This was translated, and the lawyer asked how I knew his trade.
“In the same way that I know a weasel by its face and a stink-cat by its smell,” I replied, for every minute I hated that advocate more.
At this answer the lawyer grew white with anger, and the young lord burst into a roar of laughter, for, as I have said, these English people have no manners. However, they settled themselves down again on the yellow-wood bench and looked at me; while I, folding my hands, sat opposite, and looked at them for somewhere about another hour, as the interpreter told them that if they moved I should be offended, and, for my part, I was determined that I would not speak to them of their business until Suzanne had gone to bed.
At last, when I saw that they would bear it no longer, for they were becoming very wrathful, and saying words that sounded like oaths, I called for supper and we went in and ate it. Here again I noticed the resemblance between the young man and Ralph, for he had the same tricks of eating and drinking, and I saw that when he had done his meat he turned himself a little sideways from the table, crossing his legs in a peculiar fashion just as it always had been Ralph’s habit to do.
“The two had one grandfather, or one grandmother,” I said to myself, and grew afraid at the thought.
THE SIN OF VROUW BOTMAR
When the meat was cleared away I bade Suzanne go to bed, which she did most unwillingly, for knowing the errand of these men she wished to hear our talk. As soon as she was gone I took a seat so that the light of the candles left my face in shadow and fell full on those of the three men—a wise thing to do if one is wicked enough to intend to tell lies about any matter—and said:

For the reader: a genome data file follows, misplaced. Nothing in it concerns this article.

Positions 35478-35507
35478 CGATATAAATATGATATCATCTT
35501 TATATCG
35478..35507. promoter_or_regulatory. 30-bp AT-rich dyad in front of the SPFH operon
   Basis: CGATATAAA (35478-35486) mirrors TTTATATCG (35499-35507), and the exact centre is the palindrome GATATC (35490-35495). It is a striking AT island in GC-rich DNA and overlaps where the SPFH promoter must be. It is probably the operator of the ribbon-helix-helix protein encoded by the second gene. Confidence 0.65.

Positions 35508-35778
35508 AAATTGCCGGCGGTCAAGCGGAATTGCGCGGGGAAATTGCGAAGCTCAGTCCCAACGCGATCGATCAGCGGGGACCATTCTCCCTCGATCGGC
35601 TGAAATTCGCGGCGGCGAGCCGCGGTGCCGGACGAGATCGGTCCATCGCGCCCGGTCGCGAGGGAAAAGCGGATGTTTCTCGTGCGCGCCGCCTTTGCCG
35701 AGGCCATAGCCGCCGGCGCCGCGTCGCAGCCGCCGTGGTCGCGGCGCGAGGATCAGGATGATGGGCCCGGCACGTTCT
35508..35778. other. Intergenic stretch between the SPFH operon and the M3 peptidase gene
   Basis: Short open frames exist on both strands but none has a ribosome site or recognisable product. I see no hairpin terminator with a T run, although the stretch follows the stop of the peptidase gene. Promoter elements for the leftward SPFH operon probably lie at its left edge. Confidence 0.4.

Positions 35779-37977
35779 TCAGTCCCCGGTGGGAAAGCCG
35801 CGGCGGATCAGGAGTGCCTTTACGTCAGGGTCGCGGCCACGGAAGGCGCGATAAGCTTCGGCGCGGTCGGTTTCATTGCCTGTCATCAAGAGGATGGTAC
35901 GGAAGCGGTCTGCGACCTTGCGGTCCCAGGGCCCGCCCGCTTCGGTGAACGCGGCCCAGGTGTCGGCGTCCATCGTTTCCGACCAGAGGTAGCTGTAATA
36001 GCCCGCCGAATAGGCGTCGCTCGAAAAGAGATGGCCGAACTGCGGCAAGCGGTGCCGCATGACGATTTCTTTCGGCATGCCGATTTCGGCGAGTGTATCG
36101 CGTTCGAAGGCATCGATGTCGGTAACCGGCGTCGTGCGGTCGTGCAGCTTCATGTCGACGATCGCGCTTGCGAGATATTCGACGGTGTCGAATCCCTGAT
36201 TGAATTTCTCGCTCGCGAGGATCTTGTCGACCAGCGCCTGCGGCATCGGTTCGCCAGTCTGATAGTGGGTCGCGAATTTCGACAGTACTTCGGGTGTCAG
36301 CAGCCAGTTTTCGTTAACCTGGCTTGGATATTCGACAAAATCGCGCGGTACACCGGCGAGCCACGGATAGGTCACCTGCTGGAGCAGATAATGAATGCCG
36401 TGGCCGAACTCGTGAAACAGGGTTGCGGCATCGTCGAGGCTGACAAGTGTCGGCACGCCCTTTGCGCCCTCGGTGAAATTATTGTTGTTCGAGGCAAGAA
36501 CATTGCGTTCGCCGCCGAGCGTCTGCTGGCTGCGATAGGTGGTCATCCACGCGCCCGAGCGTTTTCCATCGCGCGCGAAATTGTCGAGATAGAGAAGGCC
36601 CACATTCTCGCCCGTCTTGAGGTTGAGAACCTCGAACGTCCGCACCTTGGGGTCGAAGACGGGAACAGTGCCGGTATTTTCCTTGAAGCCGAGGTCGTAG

“Now, here I am at your service; be pleased to set out the business that you have in hand.”
Then they began, the lawyer, speaking through the interpreter, asking, “Are you the Vrouw Botmar?”
“That is my name.”
“Where is your husband, Jan Botmar?”
“Somewhere on the veldt; I do not know where.”
“Will he be back to-morrow?”
“When will he be back?”
“Perhaps in two months, perhaps in three, I cannot tell.”
At this they consulted together, and then went on:
“Have you living with you a young Englishman named Ralph Mackenzie?”
“One named Ralph Kenzie lives with us.”
“Where is he?”
“With my husband on the veldt. I do not know where.”
“Can you find him?”
“No, the veldt is very wide. If you wish to see him you must wait till he comes back.”
“When will that be?”
“I am not his nurse and cannot tell; perhaps in three months, perhaps six.”
Now again they consulted, and once more went on: